Ahmad al-Mouhmad has called himself “Leo” ever since a volunteer in Souda refugee camp said he looked like Leonardo diCaprio. Handsome, with beard, pony-tail and scorpion tattoo, he reclines outside his tent and offers tea to all comers, or walks topless on the beach after swimming. The irony is cruel and repetitive. As a young Syrian man — a former visual merchandiser for several high-end fashion brands in Kuwait, until his visa expired — he has been stuck for months now on the Greek island of Chios, like so many others at Europe’s borders.
It is not for a volunteer to speak on behalf of one going through the experience of a refugee, just as it is not for a translator to speak for the writer of an original piece. But it is impossible not to point out Europe’s denial of humanity. As people wait months for their “eligibility” interview, only to be told when the date finally arrives that it is has been shifted, or as they wait months in expectation of family reunion, to be told that their application is invalid and they will be deported; as children draw love-hearts endlessly on the walls of the “containers” they sleep in, or watch yet another fight break out under the stress of the camp; as young men like Leo produce, despite everything, expressions of creativity and emotion to be posted on social media, Europe’s denial of what cannot be denied becomes circular and self-enclosed, itself inhuman.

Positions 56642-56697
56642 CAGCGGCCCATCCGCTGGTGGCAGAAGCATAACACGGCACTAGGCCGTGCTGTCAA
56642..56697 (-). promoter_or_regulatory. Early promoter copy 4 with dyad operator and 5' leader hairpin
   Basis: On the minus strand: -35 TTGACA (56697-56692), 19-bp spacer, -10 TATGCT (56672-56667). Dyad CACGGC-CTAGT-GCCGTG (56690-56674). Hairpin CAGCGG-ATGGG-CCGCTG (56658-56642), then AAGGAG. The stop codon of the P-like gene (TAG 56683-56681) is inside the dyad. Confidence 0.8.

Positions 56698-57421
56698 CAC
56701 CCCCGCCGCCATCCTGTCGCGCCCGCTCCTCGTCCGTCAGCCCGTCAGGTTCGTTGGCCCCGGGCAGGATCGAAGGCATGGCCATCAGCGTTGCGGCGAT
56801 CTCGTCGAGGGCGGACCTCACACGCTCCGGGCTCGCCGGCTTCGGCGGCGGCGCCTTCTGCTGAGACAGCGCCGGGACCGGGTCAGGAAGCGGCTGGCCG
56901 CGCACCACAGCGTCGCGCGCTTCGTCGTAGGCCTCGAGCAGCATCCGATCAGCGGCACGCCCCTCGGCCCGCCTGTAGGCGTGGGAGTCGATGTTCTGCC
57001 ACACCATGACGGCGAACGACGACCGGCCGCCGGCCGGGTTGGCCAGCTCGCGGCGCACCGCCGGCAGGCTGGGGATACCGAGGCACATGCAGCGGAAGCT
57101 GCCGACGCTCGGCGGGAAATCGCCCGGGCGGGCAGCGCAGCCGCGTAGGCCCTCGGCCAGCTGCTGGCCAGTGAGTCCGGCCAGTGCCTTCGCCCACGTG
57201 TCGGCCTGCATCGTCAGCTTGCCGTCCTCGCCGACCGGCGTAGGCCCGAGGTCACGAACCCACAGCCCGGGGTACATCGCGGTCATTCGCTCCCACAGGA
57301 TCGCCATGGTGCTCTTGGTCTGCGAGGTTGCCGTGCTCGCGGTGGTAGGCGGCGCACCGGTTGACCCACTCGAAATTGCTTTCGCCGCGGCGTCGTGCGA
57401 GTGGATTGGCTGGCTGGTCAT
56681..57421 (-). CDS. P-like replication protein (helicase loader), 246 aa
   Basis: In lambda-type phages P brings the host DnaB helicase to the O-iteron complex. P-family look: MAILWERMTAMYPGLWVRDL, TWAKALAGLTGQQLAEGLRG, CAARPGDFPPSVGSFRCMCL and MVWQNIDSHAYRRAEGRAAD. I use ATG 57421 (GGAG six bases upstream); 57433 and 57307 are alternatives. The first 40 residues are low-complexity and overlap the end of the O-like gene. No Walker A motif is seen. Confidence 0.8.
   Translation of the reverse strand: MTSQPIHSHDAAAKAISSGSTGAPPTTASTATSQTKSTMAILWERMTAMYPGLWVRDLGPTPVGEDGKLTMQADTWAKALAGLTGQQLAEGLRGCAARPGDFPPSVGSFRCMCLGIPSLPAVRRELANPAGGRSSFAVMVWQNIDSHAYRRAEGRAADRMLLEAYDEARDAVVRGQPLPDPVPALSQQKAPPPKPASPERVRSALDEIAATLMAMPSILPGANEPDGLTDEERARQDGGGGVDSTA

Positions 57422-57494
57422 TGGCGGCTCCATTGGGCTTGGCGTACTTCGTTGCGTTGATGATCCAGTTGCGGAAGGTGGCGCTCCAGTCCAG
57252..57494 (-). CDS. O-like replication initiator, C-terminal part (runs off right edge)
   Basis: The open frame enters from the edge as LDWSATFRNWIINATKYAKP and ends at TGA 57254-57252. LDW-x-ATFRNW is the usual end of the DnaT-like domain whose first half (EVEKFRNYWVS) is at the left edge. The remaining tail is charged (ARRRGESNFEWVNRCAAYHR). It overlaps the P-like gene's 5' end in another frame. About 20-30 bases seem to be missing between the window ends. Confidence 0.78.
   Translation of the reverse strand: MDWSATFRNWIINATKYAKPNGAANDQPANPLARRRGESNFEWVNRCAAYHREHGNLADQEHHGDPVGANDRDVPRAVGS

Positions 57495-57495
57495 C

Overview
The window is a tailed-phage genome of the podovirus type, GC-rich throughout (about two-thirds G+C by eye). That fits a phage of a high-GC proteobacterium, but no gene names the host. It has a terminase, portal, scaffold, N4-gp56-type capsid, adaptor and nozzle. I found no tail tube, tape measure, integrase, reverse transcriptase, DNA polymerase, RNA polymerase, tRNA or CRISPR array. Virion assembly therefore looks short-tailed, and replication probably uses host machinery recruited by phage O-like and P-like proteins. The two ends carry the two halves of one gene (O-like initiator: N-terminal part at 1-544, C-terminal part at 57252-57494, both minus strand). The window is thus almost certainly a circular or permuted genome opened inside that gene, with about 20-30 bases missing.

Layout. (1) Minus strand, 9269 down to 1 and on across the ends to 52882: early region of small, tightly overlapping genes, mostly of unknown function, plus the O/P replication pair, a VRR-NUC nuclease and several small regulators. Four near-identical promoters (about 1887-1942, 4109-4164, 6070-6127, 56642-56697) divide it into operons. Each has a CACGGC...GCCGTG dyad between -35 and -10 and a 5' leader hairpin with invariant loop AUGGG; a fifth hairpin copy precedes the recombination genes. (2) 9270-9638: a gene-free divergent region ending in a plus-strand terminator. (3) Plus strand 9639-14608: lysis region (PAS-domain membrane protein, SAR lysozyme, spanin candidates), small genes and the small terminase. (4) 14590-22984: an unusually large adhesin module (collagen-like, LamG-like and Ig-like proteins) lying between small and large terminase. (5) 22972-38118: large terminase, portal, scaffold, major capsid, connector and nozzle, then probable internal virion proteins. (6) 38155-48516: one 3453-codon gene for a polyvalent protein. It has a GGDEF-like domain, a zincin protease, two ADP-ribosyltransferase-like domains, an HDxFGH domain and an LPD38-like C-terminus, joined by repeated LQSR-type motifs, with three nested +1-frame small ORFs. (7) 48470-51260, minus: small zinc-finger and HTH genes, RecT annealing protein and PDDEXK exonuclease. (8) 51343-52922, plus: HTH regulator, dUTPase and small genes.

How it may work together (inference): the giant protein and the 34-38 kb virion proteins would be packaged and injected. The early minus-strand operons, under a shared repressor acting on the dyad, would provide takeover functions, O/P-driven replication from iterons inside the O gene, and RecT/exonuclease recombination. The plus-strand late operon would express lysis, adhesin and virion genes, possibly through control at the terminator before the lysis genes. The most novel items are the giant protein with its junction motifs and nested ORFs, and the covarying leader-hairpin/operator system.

That is one of the multiple paradoxes expressed by ‘Do not love a refugee’. The poem must speak for itself. But I might add one detail that might reflect its hope and its naivety. As I worked with Leo outside his tent to translate his poem, a young boy came over and greeted each of us in turn with a kiss. He had arrived recently on the island, and Leo was one of those who’d taken care of him with small gifts of food, even photos from a polaroid camera he’d acquired. “Do you know how much I love you?” said the boy as Leo prepared tea for him. “I love you from here—” he indicated the hill rising behind Chios town, “to there—” and he pointed to Turkey, just 8 miles across the water, a gesture innocent of borders that revealed as arbitrary Europe’s inhumanity, and, in a different way, so too love itself.